Q: How did you put up with that notorious dressing room?
A: What dressing room? (Laughs) I lived just down the street. I would get ready there, then come over. A lot of nights, I would end up with grime all over me, from the walls. I never liked the dirtiness of it. It was a pretty disgusting environment. I don’t think the venue itself is worth saving. I said that at the rally, but maybe I was misunderstood. If I had been the owner I would have moved, found another place and made something of it. But the value of CBGB was that freedom. Maybe having a better venue would mean you’d have to run it with more control, but bands would be less experimental.

Q: I saw a lot of Blondie shows in the late ’70s and early ’80s. Most of the time, your stage presence amounted to simply singing at the mike, looking radiant. As the band’s centre of attention, you didn’t move much.
A: There was a lot going on around me. In the early days, some of the stages were very small. I didn’t have a lot of room to move. When we went out with Iggy Pop [in 1977], opening for him, that was the first time I could go back and forth without bumping into the bass player. Iggy had a fucking great band on that tour. He had the Sales brothers [drummer Hunt and bassist Tony], and he was happy that David Bowie was there, playing with him. I only saw Iggy throw one hamburger the whole time. He’s a pretty intense fellow, but he was very sweet-natured with me. He hung out more with the other guys in Blondie, though. I was with Chris. We were a couple, and we were happy. We loved music and doing shows. Sometimes we’d go out afterwards. A lot of times we didn’t. We’d go back to the hotel and fuck a lot. (Laughs) We were lucky.

Q: The constant promo theme was “Blondie is a group”. But you and Chris were the primary creative engine. Was Blondie yours and Chris’s group?
A: That was a problem our manager created for us. Chris and I were in charge. We were managing the band before this guy came along. But his way of getting control was to create situations that put everybody off kilter, made them paranoid and on edge, made them doubtful about where they stood. If was unfortunate, because it carried on for years.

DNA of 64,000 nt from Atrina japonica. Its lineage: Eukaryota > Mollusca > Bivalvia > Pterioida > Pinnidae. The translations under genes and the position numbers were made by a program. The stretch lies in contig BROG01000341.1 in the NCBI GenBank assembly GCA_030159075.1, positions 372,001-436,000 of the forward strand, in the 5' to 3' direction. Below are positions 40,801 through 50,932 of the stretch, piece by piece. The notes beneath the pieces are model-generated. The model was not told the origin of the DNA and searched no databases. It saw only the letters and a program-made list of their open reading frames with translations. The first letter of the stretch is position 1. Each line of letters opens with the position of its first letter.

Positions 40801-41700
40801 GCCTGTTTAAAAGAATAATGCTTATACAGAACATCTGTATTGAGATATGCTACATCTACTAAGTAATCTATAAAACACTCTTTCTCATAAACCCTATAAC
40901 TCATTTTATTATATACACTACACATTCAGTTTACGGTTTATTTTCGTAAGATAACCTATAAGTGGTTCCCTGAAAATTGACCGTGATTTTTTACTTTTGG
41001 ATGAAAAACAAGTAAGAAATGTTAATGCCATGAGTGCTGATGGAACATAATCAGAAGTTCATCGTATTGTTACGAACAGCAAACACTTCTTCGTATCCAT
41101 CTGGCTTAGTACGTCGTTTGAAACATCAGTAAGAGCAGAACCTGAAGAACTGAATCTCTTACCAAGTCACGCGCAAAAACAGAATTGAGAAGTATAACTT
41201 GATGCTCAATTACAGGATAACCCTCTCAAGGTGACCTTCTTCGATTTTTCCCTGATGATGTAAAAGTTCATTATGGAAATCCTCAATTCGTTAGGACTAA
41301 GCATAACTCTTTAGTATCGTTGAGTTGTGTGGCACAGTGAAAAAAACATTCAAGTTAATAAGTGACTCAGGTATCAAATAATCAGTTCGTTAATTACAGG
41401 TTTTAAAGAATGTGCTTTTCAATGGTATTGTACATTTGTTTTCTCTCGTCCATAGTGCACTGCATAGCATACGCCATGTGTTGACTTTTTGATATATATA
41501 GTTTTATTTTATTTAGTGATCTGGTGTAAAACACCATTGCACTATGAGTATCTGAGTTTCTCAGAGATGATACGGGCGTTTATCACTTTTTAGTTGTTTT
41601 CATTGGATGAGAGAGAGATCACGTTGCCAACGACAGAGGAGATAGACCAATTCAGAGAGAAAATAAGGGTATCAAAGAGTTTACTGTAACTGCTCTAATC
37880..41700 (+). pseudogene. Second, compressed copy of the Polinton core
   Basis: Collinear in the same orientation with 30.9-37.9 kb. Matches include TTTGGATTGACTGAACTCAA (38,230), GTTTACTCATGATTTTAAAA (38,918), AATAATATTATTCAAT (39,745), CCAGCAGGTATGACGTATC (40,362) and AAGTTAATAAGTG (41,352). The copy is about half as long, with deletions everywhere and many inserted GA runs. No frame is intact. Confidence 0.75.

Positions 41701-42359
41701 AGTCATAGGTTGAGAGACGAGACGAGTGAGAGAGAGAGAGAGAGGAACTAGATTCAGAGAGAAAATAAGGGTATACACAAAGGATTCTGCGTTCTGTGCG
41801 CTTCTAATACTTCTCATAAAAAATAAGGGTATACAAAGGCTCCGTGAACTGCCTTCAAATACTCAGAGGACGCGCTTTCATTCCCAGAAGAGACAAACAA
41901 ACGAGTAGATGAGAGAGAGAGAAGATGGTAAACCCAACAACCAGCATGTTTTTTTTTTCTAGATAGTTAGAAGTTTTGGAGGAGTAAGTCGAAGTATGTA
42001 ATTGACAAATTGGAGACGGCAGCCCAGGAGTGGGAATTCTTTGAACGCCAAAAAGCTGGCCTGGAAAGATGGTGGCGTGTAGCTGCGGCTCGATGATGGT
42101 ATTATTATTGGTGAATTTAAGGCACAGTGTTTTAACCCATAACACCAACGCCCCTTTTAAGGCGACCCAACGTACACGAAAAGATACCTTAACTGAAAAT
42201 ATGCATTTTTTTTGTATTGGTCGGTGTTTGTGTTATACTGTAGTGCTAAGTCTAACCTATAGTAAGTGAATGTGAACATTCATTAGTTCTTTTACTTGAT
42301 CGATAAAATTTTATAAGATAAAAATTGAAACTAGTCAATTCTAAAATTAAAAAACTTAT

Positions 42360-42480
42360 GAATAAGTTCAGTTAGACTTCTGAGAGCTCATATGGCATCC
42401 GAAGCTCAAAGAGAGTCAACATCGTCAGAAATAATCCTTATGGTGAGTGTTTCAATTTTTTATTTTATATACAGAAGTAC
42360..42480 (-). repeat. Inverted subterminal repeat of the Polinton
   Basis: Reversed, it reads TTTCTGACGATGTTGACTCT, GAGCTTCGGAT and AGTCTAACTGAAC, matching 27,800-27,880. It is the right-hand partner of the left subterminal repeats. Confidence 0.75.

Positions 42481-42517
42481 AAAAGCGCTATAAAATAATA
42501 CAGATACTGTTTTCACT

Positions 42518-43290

Q: What control did you have over the selling of Blondie – and the use of you as a sex object?
A: I felt divided about it. There were times when I thought it was terrifically unfair to the guys. We tried to make things more equal, like dividing up interviews. But I knew sex was part of the mechanics of promotion. And it was working. I always wondered if anybody was actually listening to what we were doing musically.

Q: Do you think Blondie gets its fair share of credit now for introducing mainstream white audiences to rap and electronic dance music, with Rapture and Heart Of Glass?
A: Rapture is not truly rap. It was an homage, dedicated to the form. We were hanging out with Fab Five Freddy. He would come down to CBGB. Some of the taggers [graffiti artists] would too. We met Grandmaster Flash and some of the Sugarhill Gang. They were all so cute. I remember Chris and I were laying in bed one day. He was smoking a joint, going “We (makes inhaling noise) should do a song (inhales) called Rapture.” [Producer] Mike Chapman pulled Heart Of Glass together. We had done most of Parallel Lines. He said, “Have you got anything else?” We said, Yeah, we have this old song. It’s pretty. We’ve tried it a lot of different ways. We played it for him, and he immediately loved it. He said, “Let’s do this to it. Let’s do that.” Chris and Mike were fooling around with the technology that had just come out – drum machines, these little keyboards – and suddenly the song became this crossover dance thing. It was frustrating, though, to know that what we were doing in that area was legitimate, when so many people treated the record as a gimmick.